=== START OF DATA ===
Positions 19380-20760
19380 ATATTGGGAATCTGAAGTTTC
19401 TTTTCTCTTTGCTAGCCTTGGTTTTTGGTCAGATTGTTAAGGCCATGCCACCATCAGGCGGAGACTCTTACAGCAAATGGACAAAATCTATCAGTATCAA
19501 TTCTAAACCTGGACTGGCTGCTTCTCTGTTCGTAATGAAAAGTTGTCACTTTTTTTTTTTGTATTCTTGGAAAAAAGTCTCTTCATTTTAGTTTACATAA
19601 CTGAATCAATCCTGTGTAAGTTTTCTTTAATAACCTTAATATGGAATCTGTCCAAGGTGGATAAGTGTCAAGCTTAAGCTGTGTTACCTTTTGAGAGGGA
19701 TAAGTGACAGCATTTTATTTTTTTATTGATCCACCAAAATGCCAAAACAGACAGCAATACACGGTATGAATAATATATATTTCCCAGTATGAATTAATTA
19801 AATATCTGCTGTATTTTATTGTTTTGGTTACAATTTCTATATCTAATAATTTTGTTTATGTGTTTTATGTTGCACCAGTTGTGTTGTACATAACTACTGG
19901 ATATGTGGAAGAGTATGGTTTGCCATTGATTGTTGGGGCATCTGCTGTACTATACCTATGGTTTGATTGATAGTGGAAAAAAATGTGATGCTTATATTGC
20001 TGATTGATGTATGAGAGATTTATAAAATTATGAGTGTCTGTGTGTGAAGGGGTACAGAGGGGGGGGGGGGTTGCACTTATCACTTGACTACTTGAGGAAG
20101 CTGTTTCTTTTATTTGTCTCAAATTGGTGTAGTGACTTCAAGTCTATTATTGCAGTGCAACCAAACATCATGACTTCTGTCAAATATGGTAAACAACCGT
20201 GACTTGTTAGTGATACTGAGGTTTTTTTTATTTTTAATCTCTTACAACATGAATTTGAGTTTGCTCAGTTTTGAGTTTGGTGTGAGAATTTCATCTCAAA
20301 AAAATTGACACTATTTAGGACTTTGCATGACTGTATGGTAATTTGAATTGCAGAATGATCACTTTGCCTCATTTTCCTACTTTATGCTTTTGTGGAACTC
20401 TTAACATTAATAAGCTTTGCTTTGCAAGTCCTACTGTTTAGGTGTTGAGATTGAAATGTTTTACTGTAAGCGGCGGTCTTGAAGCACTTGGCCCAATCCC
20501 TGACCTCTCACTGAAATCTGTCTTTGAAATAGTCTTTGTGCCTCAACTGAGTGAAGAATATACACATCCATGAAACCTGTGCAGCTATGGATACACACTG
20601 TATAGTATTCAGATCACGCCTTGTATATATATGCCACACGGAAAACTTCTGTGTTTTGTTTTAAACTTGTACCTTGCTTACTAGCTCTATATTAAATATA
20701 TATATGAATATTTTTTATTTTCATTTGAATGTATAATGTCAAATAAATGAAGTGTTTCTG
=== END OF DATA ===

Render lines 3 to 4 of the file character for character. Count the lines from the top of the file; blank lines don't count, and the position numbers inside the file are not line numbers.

19401 TTTTCTCTTTGCTAGCCTTGGTTTTTGGTCAGATTGTTAAGGCCATGCCACCATCAGGCGGAGACTCTTACAGCAAATGGACAAAATCTATCAGTATCAA
19501 TTCTAAACCTGGACTGGCTGCTTCTCTGTTCGTAATGAAAAGTTGTCACTTTTTTTTTTTGTATTCTTGGAAAAAAGTCTCTTCATTTTAGTTTACATAA